5. Cuzco has some incredible coffee—grab your caffeinated beverage of choice, a seat near the sidewalk and people watch. Here are my favorite places:
Three Monkeys Coffee—a small coffee vendor that makes pour overs and espresso inside the pleasant courtyard of the Casa Montesinos Hotel. Enoy your coffee on the bench inside the courtyard.
Cafe D’Wasi is located about two blocks from the Plaza Del Armas. Their baristas are friendly and talented. Sit by the large opening of the cafe, near the sidewalk if it’s a nice day. Be careful to keep your belongings close as some tourists have fallen victim to petty theft.
L’atelier Cafe has great tea and good coffee, it is one of my favorite spots in town. I mostly go for the ambiance—you can head up to the second floor and sit at a window overlooking the small streets of San Blas—one of my favorite views.
Monkey Coffee is a cute little coffee shop in San Blas with great coffee and a good ambiance. They also serve some light bites for breakfast or an afternoon treat.
6. Peruvian cuisine—when traveling to any city I love exploring the local cuisine. I have food allergies and eat vegetarian so I tend to seek out places that can accommodate my needs. Here are my favorite spots:
Marcelo Batata has great food and service. If it’s a nice day, ask to sit up on the rooftop for a 360 degree view of the city.
Uchu is owned by the same restaurant group as Marcelo Batata and has two locations within walking distance. Uchu Palacio was the original restaurant and is larger than Uchu Nazarenus which is a smaller, cozier space located on the second floor of the Plaza Nazarenus. Although it is a steakhouse, they have vegetarian as well as gluten-free options.
Nuna Raymi has fresh and delicious fare, open for breakfast, lunch and dinner.
Cicciolina is a fun tapas bar with a great vibe.
Baco is Cicciolina’s sister restaurant that is a bit more upscale.
Limo overlooks the Plaza Del Armas. The restaurant mainly serves fish, so if that isn’t your thing, go before dinner for a Pisco Sour and watch the sunset over the Plaza…perhaps enjoy some homemade papas fritas.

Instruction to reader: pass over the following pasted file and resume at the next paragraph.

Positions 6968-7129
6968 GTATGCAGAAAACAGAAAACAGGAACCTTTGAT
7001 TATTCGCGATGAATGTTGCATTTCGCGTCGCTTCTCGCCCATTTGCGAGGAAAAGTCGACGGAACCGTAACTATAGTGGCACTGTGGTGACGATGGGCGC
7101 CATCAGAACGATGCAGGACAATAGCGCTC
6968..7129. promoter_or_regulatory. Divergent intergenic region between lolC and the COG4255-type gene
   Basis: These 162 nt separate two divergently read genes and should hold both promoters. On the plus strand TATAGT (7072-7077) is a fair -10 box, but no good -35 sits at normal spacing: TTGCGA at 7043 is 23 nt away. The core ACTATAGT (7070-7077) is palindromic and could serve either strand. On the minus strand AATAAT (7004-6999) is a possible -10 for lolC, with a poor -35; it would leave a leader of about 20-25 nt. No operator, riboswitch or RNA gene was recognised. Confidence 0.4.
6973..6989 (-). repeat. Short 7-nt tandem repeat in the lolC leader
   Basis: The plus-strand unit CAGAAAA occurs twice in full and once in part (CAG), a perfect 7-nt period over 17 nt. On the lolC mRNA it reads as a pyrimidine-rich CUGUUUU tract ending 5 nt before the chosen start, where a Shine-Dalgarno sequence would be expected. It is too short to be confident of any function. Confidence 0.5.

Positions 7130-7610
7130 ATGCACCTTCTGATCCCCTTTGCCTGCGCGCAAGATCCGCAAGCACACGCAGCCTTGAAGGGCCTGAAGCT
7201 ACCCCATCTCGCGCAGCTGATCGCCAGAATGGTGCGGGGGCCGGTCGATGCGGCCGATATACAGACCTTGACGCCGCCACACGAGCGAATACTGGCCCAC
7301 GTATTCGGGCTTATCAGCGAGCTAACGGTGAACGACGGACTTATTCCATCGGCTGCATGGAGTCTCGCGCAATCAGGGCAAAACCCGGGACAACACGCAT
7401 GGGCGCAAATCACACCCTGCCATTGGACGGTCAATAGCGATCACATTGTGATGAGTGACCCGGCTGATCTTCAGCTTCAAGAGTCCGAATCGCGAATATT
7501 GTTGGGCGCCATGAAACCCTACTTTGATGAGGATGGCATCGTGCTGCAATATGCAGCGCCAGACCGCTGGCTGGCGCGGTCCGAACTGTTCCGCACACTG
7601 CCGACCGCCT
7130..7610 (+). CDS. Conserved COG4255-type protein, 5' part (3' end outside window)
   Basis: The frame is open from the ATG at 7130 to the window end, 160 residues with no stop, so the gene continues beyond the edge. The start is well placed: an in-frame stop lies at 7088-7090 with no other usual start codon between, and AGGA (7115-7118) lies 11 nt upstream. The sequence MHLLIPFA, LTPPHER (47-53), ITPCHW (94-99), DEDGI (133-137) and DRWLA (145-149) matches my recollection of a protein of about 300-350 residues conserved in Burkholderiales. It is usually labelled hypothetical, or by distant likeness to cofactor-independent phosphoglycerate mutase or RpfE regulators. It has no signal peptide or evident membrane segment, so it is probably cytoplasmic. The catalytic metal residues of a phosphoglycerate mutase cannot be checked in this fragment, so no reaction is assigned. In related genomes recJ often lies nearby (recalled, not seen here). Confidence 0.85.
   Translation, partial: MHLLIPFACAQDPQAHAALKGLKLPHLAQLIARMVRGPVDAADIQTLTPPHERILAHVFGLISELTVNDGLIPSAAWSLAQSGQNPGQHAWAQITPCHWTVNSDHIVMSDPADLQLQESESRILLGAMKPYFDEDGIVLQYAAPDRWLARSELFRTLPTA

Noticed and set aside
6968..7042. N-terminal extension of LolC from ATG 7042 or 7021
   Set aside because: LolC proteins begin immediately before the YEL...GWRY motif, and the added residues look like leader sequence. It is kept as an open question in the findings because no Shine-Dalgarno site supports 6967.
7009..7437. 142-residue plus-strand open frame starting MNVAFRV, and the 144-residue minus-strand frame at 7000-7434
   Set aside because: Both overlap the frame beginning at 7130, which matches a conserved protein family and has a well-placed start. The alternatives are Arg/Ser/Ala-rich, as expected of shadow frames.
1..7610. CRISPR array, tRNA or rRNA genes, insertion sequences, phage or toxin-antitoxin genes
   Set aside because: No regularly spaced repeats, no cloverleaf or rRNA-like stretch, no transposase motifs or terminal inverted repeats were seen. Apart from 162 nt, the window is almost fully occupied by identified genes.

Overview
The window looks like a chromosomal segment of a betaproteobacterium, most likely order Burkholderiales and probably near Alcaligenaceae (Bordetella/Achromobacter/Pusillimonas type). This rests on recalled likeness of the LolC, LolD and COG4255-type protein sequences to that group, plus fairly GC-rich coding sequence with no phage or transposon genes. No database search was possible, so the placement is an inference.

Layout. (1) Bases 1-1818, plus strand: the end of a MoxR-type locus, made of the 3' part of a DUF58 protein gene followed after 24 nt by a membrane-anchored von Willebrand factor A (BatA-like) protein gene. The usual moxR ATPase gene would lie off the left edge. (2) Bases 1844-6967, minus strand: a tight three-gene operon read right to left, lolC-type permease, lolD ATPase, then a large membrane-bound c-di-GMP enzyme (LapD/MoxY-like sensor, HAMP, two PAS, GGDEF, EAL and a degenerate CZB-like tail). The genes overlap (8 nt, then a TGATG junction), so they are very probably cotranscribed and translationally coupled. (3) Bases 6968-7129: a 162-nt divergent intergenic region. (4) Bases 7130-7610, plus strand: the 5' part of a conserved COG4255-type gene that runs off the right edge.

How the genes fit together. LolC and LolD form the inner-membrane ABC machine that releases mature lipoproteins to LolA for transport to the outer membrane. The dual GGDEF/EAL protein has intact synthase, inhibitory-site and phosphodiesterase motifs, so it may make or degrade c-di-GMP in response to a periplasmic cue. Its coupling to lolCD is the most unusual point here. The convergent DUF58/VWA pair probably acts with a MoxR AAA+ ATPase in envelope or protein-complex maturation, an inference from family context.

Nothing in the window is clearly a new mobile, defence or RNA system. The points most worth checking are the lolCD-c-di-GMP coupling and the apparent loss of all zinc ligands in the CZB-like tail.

Greens Organic has good options for a healthy breakfast or lunch.
Jack’s Cafe is located in San Blas and is the perfect place if you are craving an American-style meal. It’s always packed; open for breakfast, lunch and dinner.
7. Explore the trendy, bohemian San Blas neighborhood known for it’s tiny cobblestone streets elevated above the city center. There are many shops, cafes and restaurant options. One of my favorite shops is L’atelier by Grid and their sister cafe/boutique L’atelier Cafe.
8. Take a day trip to Pisac, another Incan citadel with far less tourists. Have your hotel arrange a taxi there and back.
9. Explore the Qurikancha ruins and museum, located in the center of Cuzco.
10. Last but not least, you can’t leave Cuzco without taking home some alpaca wool. Opt to buy from vendors outside the touristy neighborhoods. There are some great local, artisan shops in the San Blas neighborhood, one of my favorites is L’atelier by Grid.
Where to stay—I recommend staying inside the city center so you can walk to the nearby attractions in Cuzco. I like the Palacio del Inka, it’s a 5-star hotel with impeccable service, but you can usually get a good rate depending on when you go. It’s located near the Qurikancha ruins and museum and you can get to all the main attractions by foot.